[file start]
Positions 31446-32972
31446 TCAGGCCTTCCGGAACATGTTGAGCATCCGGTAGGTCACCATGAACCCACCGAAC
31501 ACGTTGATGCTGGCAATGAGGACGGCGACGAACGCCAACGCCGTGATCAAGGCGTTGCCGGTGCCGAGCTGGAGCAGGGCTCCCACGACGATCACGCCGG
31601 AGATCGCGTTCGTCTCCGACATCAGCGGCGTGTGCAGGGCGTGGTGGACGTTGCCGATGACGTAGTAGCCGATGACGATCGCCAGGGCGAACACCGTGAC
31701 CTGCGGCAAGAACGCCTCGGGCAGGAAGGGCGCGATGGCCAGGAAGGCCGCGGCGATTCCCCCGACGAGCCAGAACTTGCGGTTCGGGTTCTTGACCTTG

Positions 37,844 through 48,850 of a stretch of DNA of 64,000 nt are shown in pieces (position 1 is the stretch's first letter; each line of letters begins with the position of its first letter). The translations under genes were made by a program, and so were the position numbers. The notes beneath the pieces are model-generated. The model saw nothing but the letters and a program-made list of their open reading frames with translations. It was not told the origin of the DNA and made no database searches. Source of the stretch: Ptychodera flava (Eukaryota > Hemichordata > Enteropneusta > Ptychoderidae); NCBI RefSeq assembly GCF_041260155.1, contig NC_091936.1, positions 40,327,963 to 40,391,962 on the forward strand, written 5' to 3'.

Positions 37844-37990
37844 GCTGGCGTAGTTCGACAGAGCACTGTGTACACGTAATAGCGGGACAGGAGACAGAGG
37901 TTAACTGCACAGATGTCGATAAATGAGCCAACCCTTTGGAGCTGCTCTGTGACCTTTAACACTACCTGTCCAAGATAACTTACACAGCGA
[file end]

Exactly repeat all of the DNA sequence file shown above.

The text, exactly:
Positions 31446-32972
31446 TCAGGCCTTCCGGAACATGTTGAGCATCCGGTAGGTCACCATGAACCCACCGAAC
31501 ACGTTGATGCTGGCAATGAGGACGGCGACGAACGCCAACGCCGTGATCAAGGCGTTGCCGGTGCCGAGCTGGAGCAGGGCTCCCACGACGATCACGCCGG
31601 AGATCGCGTTCGTCTCCGACATCAGCGGCGTGTGCAGGGCGTGGTGGACGTTGCCGATGACGTAGTAGCCGATGACGATCGCCAGGGCGAACACCGTGAC
31701 CTGCGGCAAGAACGCCTCGGGCAGGAAGGGCGCGATGGCCAGGAAGGCCGCGGCGATTCCCCCGACGAGCCAGAACTTGCGGTTCGGGTTCTTGACCTTG

Positions 37,844 through 48,850 of a stretch of DNA of 64,000 nt are shown in pieces (position 1 is the stretch's first letter; each line of letters begins with the position of its first letter). The translations under genes were made by a program, and so were the position numbers. The notes beneath the pieces are model-generated. The model saw nothing but the letters and a program-made list of their open reading frames with translations. It was not told the origin of the DNA and made no database searches. Source of the stretch: Ptychodera flava (Eukaryota > Hemichordata > Enteropneusta > Ptychoderidae); NCBI RefSeq assembly GCF_041260155.1, contig NC_091936.1, positions 40,327,963 to 40,391,962 on the forward strand, written 5' to 3'.

Positions 37844-37990
37844 GCTGGCGTAGTTCGACAGAGCACTGTGTACACGTAATAGCGGGACAGGAGACAGAGG
37901 TTAACTGCACAGATGTCGATAAATGAGCCAACCCTTTGGAGCTGCTCTGTGACCTTTAACACTACCTGTCCAAGATAACTTACACAGCGA